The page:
Jesus says: “Do you see this woman? I entered your house. You gave me no water for My feet, but she has wet My feet with her tears and wiped them with her hair. You gave Me no kiss of greeting, but from the time I entered she has not stopped kissing My feet. You did not anoint My head with oil, but she has anointed My feet with perfumed oil” (Luke 7:44-46). With this, Jesus makes it clear that this man had acted improperly towards Him, and that the woman was making up for the slighting.
In a sense, it can be said that by shaming herself at Jesus’ expense, she was attempting to enter into the indignities to which Jesus was being subjected. As this is considered, it is almost impossible to not think of the Apostle Paul’s letter to the Colossian church, in which he writes, “Now I rejoice in my sufferings for you, and I fill up in my physical body---for the sake of His body, the church---what is lacking in the sufferings of Christ” (Colossians 1:24).
Jesus then provides proof that He knew precisely what type of woman this was that was touching Him, by going on to say “Therefore I tell you, her sins, which were many, are forgiven, thus she loved much” (7:47a). This did not call for supernatural insight. Her expression of love was all He needed to see to confirm the forgiveness which she felt. Much is spoken in these words. One must notice that Jesus provides a sense of time and distance with His words.
Even though Luke immediately goes on to write “Then Jesus said to her, ‘Your sins are forgiven’” (7:48), His words concerning her response indicate that this was a reiteration of something that she had already experienced. In regards to what she had done at the feet of Jesus, He said that “she loved much,” indicating that the acts of love (as one must not forget the suffering and shame associated with those acts) were in response to the fact that she had already had a sense of forgiveness, and had already passed into the kingdom of Israel’s God. Jesus did not need to inform her that her sins were forgiven, as she already knew.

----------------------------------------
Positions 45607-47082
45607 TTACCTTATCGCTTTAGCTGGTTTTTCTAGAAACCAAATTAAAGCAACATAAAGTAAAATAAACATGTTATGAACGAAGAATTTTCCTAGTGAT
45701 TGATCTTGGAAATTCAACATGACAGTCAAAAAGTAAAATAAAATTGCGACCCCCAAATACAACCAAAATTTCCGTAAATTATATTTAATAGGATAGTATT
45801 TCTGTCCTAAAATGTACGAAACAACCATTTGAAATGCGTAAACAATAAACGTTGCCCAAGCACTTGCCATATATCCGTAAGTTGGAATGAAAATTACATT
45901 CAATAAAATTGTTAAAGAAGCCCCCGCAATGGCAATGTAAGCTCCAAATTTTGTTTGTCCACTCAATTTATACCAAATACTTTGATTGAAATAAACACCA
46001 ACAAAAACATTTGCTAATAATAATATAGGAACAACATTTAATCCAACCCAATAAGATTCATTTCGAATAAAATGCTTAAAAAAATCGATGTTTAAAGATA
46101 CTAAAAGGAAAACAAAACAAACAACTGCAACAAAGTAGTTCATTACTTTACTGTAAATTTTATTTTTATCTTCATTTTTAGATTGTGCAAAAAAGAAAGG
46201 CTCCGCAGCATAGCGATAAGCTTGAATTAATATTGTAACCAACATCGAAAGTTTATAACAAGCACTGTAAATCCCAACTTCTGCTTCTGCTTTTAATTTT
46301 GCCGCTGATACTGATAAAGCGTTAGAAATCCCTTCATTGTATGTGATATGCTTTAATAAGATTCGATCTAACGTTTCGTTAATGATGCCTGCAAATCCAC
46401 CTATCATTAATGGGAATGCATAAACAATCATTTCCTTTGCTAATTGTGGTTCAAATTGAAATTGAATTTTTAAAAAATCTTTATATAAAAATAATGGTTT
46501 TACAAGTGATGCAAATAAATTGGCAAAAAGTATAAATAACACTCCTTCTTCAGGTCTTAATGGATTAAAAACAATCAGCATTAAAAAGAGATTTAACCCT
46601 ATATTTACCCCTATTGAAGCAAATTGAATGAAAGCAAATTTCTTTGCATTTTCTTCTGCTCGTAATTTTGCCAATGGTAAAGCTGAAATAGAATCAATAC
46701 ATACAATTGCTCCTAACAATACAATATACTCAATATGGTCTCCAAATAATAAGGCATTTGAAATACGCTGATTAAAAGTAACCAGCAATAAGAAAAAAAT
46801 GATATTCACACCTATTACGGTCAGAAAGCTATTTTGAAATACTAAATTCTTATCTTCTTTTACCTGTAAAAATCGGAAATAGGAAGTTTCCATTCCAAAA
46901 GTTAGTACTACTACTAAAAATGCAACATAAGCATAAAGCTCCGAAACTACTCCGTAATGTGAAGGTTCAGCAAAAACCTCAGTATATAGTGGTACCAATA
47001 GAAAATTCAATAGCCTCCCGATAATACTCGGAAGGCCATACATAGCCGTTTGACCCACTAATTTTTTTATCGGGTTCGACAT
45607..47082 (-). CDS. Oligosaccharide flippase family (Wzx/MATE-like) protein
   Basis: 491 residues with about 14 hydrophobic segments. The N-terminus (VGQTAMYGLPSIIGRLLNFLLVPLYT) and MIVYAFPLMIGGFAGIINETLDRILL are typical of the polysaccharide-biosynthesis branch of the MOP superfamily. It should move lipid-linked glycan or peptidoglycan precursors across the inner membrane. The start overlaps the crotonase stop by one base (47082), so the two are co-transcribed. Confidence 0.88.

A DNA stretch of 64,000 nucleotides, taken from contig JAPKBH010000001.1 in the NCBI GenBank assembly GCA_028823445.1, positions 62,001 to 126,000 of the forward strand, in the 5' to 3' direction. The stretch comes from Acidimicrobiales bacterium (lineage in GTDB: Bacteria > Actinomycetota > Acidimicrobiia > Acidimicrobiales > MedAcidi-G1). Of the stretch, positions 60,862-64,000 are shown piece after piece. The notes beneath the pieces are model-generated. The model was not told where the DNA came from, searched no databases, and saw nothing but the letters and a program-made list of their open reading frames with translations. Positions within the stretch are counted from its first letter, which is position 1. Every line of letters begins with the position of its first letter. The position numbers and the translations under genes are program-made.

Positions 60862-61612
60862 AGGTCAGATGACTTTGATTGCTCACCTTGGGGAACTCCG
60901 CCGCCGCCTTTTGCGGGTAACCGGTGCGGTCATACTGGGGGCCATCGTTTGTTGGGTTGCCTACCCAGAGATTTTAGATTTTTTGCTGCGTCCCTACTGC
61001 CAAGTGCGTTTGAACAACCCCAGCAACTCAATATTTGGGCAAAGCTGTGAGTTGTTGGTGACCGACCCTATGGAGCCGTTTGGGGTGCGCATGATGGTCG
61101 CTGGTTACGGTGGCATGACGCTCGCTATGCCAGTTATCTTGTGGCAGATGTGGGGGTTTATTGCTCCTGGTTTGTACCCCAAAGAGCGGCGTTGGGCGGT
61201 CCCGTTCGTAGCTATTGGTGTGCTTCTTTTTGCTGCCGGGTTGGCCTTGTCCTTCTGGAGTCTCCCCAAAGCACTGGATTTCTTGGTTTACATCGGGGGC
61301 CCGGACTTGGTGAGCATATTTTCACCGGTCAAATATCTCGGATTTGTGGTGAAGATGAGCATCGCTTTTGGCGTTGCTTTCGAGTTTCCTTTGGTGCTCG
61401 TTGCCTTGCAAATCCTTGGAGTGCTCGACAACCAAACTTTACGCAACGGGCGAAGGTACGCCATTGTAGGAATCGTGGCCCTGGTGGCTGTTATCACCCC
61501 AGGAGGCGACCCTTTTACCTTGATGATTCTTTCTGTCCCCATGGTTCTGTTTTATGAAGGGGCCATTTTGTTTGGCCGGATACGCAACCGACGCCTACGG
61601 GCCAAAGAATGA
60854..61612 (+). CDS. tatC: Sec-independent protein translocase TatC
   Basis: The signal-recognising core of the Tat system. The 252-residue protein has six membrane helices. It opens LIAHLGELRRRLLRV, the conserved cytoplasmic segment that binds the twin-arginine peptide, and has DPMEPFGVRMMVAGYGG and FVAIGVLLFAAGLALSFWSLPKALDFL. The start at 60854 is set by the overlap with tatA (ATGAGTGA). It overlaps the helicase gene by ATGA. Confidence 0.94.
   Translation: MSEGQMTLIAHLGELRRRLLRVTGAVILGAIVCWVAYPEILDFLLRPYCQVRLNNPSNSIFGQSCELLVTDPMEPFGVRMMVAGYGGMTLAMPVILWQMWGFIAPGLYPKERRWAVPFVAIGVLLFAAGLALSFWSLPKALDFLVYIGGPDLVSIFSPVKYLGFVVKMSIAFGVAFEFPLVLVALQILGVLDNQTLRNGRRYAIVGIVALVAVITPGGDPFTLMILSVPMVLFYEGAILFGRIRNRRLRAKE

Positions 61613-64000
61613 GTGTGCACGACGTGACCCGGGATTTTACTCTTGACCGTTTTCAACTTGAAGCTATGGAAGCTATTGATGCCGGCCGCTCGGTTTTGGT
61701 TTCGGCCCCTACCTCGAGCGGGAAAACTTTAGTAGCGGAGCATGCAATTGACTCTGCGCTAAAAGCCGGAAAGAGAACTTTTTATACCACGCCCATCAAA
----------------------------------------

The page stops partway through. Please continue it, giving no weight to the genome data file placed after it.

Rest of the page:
Clearly then, the words were spoken for the benefit of those in attendance at the meal and who were surrounding Him at the table. The reader can apprehend this when we moving along to find “But those who were at the table with Him began to say among themselves, ‘Who is this, who even forgives sins?’” (7:49) Why would this be said? It would be said because forgiveness of sins was provided at the Temple and was the domain of the Temple. One could certainly be absolved of sin (failing to rightly bear the divine image, failing to live up to the obligations of the covenant), but only by presenting a sacrifice at and for the Temple. With these simple words, Jesus demonstrates that He believes Himself to be Messiah---the embodiment of Israel’s God, and therefore the true Temple.
By extension then, this woman’s costly act of sacrifice was, in fact, performed at and for the Temple. This allows an observer to understand the full import and impact of His words when He says to the woman that “Your faith has saved you; go in peace” (7:50). Were not these words the words that would be spoken to those who had brought their sacrifices to the Temple, so as to receive confirmation of their forgiveness and right-standing before the Creator God there?